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Family farms at risk from higher capital gains rates: GGC

Looming changes to Canada’s capital gains inclusion rates will increase average taxes by 30 per cent on the country’s family-run grain farms, putting their futures at risk, according to research conducted by the Grain Growers of Canada (GGC).

“Our research shows that an average grain farm in Canada, most of which are family owned and operated, will see a tax increase of 30 per cent due to the two-thirds capital gains inclusion rate,” said Kyle Larkin, Executive Director of GGC in a news release, adding “this hike targets farmers’ retirement plans, complicates intergenerational transfers, and threatens the long-term viability of family farms across the country.”

The 2024 federal budget proposed several key changes to the way capital gains are taxed in Canada:

  • After June 25, 2024, any capital gains up to C$250,000 remain subject to the normal 50 per cent inclusion rate, however, gains above C$250,000 will be subject to a new 66.67 per cent inclusion rate for individuals.
  • All capital gains generated through a corporation will be subject to a 66.67 per cent inclusion rate.
  • The lifetime capital gains exemption for eligible property increases from $1,016,836 to $1,250,000.

Since many family-run grain farms are structured as corporations, family members can become shareholders in the corporation. During the sale of a farm, shareholders can each use their lifetime capital gains exemption upon the sale of their shares. While the combination of two lifetime capital gain exemptions would help reduce the taxes owing by each individual, ultimately the proposed changes will still result in a substantial increase in taxes, according to the GGC research.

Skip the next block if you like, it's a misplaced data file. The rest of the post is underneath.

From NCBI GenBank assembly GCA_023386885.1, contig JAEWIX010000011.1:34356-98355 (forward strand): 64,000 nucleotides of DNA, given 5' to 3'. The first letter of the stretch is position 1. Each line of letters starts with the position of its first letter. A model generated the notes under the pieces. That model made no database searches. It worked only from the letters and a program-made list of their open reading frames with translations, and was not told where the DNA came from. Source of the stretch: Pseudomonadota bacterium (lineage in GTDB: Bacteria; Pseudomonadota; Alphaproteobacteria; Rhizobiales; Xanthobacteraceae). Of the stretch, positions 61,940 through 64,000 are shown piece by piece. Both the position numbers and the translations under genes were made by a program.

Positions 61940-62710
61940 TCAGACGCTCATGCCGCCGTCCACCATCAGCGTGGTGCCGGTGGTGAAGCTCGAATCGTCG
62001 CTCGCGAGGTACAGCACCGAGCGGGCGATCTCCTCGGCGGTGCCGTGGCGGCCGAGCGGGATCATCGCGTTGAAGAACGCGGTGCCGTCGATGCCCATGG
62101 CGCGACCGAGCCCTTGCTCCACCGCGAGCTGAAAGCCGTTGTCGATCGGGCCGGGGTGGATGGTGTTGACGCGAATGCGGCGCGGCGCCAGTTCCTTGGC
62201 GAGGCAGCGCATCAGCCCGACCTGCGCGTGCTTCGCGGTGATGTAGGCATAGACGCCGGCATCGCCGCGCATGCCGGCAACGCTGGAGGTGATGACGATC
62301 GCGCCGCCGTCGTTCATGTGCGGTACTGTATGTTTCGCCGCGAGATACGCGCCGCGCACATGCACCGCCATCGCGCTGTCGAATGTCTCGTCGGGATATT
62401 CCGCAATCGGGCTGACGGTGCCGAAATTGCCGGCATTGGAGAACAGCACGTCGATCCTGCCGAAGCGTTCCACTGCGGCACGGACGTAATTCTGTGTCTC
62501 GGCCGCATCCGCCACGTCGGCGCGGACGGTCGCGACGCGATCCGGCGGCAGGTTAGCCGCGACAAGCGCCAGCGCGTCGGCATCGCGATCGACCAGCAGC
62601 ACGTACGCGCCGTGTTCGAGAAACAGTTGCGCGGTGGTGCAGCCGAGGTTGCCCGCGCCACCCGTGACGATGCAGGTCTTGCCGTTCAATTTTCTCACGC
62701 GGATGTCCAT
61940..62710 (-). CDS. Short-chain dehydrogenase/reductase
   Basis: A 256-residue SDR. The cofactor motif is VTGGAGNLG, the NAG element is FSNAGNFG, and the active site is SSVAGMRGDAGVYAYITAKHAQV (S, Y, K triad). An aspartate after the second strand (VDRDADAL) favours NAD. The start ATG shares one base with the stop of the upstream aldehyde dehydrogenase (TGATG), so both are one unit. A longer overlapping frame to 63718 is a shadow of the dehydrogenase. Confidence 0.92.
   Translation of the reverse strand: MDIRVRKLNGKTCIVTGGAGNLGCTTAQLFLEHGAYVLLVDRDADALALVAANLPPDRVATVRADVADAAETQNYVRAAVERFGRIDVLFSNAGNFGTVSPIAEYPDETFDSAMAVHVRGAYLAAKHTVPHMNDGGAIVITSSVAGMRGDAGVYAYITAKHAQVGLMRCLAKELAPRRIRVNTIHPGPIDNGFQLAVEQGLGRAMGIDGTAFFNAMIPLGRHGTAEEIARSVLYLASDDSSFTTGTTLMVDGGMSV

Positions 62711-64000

In examples provided by the GGC, an 800-acre farm purchased in 1996 in Ontario would incur nearly C$1.2 million in additional taxes if sold today, while a 4,000-acre farm in Saskatchewan would face an increase of just over C$900,000.

“With over 40 per cent of farmers nearing retirement over the next decade, this tax increase introduces substantial uncertainty into their retirement planning,” said Andre Harpe, GGC Chair and Alberta grain farmer in the release. “Despite Budget 2024’s title of ‘Fairness for Every Generation,’ this change will actually burden the next generation of farmers, who are already grappling with costly transfers.”

With the higher taxes leading to increased costs for transferring a farm to the next generation, “this puts the family farm at risk, as the only ones that will be able to afford to pay millions of extra dollars will either be corporate farms or development companies,” said Larkin.

Already, Canada is experiencing a decline in family-owned farms, with a two per cent decrease between 2016 and 2021, according to the most recent data from Statistics Canada.

“To protect family farms, we are asking the government to exempt intergenerational transfers and allow them to be taxed at the original capital gains inclusion rate,” said Larkin. “This will ensure that farmers’ retirement plans remain secure and that the next generation can afford to take over, enabling family farms to continue being the backbone of Canada’s agriculture sector.”

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